There’s the ideology of running a country or an organization. Then there’s the practical reality of it. Which do you pay attention to?
There’s nothing wrong about fighting for freedom around the world. I love the idea of democracy, and of ensuring that citizens everywhere enjoy the free will to live a rich and full life of their own design.
The irony and tragedy set in when the very idea of a democracy threatens the integrity of a society, and when its free market forces do not truly lead to that free will for all.
I’m not an economist by training or a politician by inclination. But I have experienced economies and policies on both sides of the Pacific Ocean, and this is the lens I view things through.
I see the tremendous potential here in the United States, a country that has ruled the world with its values, military might, technological prowess and media exports since the end of World War II. I hear many from the baby boomer and even Generation X here talk about the good old days, when they could earn a decent wage and enjoy a decent standard of living, when social mores and foreign policies made citizens proud instead of cringe in embarrassment. I see the daily political debates in media outlets here, with political parties digging in their heels instead of finding practical and workable ways forward. I hear citizens shouting on social media, asking us to pay attention to one cause or another, because it means a ton to them and should therefore mean a ton to us.
Meanwhile, all I need to do is walk out my front door to see homelessness firsthand, or to hear the grocery store cashier tell me how it’s getting harder to make ends meet.
Ideologies are great. But they don’t keep food on the table and clothes on your back. And in an environment where wealth is not making its way down the socioeconomic chain, where old-age industries are collapsing and new-age industries are crying out for trained talent, and where poverty is on the rise…relying solely on market forces to determine the distribution of wealth is neither a practical nor a sustainable solution.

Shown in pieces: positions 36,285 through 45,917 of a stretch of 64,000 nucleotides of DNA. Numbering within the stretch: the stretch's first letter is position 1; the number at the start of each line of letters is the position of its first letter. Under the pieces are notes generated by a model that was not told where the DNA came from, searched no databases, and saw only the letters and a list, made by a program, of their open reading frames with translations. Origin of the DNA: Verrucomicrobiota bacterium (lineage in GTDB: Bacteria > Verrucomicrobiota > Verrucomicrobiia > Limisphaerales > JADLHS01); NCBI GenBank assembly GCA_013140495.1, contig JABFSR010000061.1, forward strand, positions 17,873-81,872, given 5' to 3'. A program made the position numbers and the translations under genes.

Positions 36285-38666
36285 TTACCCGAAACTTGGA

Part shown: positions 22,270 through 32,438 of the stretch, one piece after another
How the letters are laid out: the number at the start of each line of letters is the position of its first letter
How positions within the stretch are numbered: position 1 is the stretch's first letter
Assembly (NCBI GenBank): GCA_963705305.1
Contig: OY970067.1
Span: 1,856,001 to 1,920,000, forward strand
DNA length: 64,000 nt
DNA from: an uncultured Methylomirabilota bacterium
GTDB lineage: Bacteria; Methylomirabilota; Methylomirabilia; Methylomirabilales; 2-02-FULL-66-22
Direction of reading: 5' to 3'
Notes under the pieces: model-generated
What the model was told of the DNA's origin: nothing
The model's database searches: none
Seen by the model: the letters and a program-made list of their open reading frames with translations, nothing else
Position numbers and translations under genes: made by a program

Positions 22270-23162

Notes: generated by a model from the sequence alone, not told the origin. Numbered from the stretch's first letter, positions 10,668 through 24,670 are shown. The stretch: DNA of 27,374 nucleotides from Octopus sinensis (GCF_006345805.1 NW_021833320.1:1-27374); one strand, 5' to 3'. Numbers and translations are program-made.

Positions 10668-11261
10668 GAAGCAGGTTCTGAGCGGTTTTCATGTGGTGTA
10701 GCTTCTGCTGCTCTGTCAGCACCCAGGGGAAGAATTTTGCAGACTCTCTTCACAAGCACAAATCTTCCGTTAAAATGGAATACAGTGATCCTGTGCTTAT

In a world that’s more connected and more interdependent than ever before, we need to champion both free markets and a sense of social equity. Whether we run a country or an organization, more people want to know that we, as leaders, care about them and their welfare. This is not about giving citizens or employees a sense of entitlement, or breeding a sense of laziness. I trust that the vast majority of people still hold fast to the value of an honest day’s wage for an honest day’s work. Work is also a way to find and exercise meaning in our lives, a reason to get out of bed and feel that you’re making a difference. Caring for our fellow man doesn’t mean we coddle them. It simply means that we treat them as more than cogs in the wheel, and that we see them for the earnest and well-meaning people that they generally are. It means that when we put a humanistic plan into action, whether it’s housing homeless veterans or teaching employees how to manage their stress, we’re doing so because our sense of responsibility extends beyond the bottom line. Same action, deeper and truer intention.
Does this mean that we need to step away from some of our entrenched political or social ideologies? Yes.
Will this end up being better than a zero-sum game, and turn into something that we can honestly say is a win-win for our organizations, our communities, our nation and the entire planet? I believe so. We owe it to ourselves to try.
Here’s some intriguing food for thought. No matter what you may think about their human rights record, or whether you think socialism is a sound ideology, listen to what former Chinese premier Wen Jiabao had to say about their system of governance and market economics, the system that generated 9% growth in their heyday.
Do you think it’s possible for us to honor market forces and create social equity at the same time? Comment below and let me know.
(Featured image from topnews.in)